If, at some point during the Sochi Winter Olympics, you said to yourself, “I’ve got to exercise more and eat healthier,” you’re in good company. According to a recent article in the Wall Street Journal , more and more Americans are turning to healthier eating habits. At least that’s the conclusion of a just-released study by the U.S. Department of Agriculture that was quoted in the WSJ article. That’s great news for a country fighting an ongoing battle with obesity. But will the healthy eating trend continue? Here’s a look at what the findings of the USDA study suggest.
First off, working-age adults are consuming fewer total calories per day. The USDA study found that the group consumed an average of 118 fewer daily calories in 2009-10 than they did four years earlier. These findings are said to concur with other studies of late. As to why daily calorie consumption has dropped, one reason given is that Americans claim to be eating more home-cooked meals and fewer meals in restaurants. According to the USDA, cutting back on meals at fast food places and restaurants accounts for 20 percent of the dietary improvement in those Americans surveyed. As for whether this was a conscious health choice, the study suggests that the sluggish economy has played a role.
As Harry Balzer, a food analyst with the market research firm NPD group stated in the article, “The good news is we’re getting healthier, the bad news is, we’re poorer.” As the economy continues to gain steam, it will be interesting to see if restaurant eating regains popularity.
One positive indicator that Americans are choosing to eat healthier is that they are becoming more educated about nutrition. According to the study, Americans are paying more attention to the nutritional labels on the foods they buy in grocery stores. As Jessica Todd, the USDA economist credited with writing the report put it, “an increase in consumer focus on nutrition in selecting foods, changes in the quality of foods available, and greater nutritional information available to consumers” has definitely influenced the trend toward consuming fewer and better calories.
Other factors mentioned in the article suggesting that the healthy eating trend in America will continue is the shift among restaurants to offer healthier fare, along with providing nutritional information to help people make more sensible dietary choices. In addition, more and more menus are posting calorie counts next to their selections, a requirement of the Affordable Care Act .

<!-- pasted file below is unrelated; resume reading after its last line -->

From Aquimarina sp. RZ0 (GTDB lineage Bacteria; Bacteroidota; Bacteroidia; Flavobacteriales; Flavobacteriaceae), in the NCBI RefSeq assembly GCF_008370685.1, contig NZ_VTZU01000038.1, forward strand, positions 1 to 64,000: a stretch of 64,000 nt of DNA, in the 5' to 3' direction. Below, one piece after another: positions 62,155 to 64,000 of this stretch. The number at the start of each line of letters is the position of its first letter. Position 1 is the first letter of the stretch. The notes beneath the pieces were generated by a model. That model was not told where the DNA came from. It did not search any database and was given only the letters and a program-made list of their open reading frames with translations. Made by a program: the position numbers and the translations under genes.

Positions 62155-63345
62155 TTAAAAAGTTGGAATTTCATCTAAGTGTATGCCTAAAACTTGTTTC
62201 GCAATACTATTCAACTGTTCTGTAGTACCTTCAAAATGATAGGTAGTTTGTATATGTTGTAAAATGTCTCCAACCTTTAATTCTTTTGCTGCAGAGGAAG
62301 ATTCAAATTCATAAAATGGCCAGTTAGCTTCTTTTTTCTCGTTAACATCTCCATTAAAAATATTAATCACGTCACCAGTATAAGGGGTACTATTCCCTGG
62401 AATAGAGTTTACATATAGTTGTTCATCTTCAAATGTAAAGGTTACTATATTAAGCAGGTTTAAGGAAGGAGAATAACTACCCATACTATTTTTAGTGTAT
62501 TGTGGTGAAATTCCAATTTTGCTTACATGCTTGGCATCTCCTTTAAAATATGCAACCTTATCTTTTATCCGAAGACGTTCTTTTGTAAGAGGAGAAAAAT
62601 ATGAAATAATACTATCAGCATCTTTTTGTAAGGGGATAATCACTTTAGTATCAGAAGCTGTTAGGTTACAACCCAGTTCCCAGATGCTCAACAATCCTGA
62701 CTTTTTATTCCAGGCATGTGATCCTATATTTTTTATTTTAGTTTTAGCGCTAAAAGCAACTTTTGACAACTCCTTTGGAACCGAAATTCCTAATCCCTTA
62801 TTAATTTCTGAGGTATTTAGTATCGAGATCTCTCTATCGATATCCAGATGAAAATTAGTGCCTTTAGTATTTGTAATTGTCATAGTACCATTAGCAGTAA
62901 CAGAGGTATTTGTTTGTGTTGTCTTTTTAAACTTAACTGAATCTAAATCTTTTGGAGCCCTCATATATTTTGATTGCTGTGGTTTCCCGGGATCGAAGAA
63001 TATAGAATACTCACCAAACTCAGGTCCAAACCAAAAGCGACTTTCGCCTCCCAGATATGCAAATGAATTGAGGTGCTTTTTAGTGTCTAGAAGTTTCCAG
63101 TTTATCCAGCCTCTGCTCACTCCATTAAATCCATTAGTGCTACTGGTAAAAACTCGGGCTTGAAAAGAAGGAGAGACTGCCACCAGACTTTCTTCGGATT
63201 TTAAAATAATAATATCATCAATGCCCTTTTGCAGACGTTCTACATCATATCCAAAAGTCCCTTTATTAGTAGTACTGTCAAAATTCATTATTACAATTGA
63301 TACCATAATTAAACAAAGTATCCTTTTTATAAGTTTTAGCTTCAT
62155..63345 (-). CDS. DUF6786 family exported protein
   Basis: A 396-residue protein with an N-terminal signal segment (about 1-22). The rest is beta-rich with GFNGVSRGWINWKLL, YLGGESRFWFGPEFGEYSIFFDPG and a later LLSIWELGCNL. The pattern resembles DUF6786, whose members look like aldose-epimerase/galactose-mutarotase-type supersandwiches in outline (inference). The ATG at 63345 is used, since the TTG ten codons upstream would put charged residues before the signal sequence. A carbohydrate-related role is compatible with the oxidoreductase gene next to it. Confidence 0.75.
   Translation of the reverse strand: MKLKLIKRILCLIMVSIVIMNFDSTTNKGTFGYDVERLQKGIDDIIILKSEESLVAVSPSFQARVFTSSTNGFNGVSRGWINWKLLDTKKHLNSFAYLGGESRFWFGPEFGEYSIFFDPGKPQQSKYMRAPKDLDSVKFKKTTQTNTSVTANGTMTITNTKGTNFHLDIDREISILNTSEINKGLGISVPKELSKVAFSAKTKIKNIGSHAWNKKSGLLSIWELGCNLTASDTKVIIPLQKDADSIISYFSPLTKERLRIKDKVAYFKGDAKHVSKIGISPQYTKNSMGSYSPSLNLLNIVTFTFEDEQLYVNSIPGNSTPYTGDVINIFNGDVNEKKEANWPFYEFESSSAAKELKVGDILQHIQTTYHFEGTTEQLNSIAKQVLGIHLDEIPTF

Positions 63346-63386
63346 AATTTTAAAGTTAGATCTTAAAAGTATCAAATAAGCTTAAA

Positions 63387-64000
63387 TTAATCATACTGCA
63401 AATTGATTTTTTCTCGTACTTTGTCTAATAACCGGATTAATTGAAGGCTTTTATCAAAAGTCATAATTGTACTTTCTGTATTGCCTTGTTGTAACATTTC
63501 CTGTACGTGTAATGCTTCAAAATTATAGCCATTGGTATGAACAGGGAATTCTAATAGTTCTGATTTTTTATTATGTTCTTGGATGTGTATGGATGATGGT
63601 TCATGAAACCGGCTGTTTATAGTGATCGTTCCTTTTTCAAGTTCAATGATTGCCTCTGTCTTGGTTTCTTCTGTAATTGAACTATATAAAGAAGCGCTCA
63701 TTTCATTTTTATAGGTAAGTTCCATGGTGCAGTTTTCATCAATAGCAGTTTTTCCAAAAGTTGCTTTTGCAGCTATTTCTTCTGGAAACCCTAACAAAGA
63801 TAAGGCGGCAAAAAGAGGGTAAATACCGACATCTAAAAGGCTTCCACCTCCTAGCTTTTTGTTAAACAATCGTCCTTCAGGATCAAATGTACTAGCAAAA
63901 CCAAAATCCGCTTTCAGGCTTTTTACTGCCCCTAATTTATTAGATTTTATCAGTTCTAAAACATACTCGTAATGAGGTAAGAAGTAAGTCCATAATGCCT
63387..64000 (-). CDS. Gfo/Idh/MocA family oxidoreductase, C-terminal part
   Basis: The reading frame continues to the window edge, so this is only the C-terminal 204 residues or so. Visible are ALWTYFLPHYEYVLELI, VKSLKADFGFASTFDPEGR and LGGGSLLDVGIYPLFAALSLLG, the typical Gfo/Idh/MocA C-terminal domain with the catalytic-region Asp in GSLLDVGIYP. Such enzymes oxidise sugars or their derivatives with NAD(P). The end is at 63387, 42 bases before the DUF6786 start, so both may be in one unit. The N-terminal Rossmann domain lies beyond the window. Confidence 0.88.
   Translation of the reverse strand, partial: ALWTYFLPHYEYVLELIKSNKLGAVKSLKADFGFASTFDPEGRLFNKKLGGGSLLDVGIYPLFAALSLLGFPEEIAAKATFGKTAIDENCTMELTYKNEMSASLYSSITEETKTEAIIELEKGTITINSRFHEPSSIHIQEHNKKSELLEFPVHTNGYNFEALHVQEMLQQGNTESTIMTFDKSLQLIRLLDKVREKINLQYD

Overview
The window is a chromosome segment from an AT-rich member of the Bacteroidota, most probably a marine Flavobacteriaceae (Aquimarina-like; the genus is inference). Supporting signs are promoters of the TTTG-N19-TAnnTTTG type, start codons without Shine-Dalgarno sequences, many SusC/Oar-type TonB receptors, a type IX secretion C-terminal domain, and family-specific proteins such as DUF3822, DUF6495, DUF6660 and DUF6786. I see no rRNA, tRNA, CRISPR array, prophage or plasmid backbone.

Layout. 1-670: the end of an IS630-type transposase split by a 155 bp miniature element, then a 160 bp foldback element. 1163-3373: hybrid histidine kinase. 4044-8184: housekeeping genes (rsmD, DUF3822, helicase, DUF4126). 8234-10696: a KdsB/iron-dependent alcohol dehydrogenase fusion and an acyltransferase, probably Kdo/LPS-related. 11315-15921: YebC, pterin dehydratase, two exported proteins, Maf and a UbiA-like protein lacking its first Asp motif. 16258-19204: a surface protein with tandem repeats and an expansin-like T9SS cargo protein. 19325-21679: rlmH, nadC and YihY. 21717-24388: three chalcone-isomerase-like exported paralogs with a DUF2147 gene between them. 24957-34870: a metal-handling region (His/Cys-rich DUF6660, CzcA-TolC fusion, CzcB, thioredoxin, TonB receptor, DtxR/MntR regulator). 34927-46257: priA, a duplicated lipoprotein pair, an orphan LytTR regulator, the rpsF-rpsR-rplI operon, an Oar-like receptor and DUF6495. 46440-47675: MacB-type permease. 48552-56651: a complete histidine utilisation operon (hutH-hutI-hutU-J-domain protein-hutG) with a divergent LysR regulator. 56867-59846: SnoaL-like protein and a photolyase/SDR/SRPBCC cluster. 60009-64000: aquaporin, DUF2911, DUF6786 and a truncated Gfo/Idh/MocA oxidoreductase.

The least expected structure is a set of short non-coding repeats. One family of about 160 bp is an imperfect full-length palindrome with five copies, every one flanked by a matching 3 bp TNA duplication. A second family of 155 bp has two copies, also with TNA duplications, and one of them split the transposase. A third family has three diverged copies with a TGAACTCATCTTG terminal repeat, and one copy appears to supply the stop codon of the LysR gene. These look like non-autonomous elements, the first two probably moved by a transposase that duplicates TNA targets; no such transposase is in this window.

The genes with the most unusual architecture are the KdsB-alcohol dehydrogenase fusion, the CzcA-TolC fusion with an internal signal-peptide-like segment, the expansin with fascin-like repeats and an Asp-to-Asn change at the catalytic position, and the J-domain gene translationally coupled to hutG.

Technology also seems to be playing a role in getting Americans healthier. A number of smartphone apps are readily available to help consumers track calories and make healthier choices when eating out. One example mentioned in the WSJ article is a Weight Watcher’s app, which helped a 27 year-old high school science teacher in Lone Beach, CA lose 52 pounds in as many weeks. The app is said to aid weight loss by scanning the bar codes on food packages and calculating how many points they contain out of the daily Weight Watcher’s allotment.
As for just how significant the findings of the USDA study are, experts caution that obesity—with all of its associated health risks—is still a major problem in America. “These are not huge shifts, but they are positive ones,” Kelly Brownell, an obesity expert and dean of Duke University’s Sanford School of Public Policy said in the WSJ article. “We still have huge problems with obesity-it’s just a smaller degree of terrible.”
Still, as the article indicates, experts acknowledge “a range of trends may be contributing to modest yet promising shifts in behavior, including greater public awareness and pressure on food manufacturers and the restaurant industry to produce more healthful offerings.”
As to just how significant the USDA’s findings are, most experts agree that it is open for debate. However, as restaurants and fast food chains become more proactive in offering healthier selections, and as nutritional information and smartphone apps help Americans to make better dietary choices, the trend toward healthier eating should continue to gain momentum for the foreseeable future.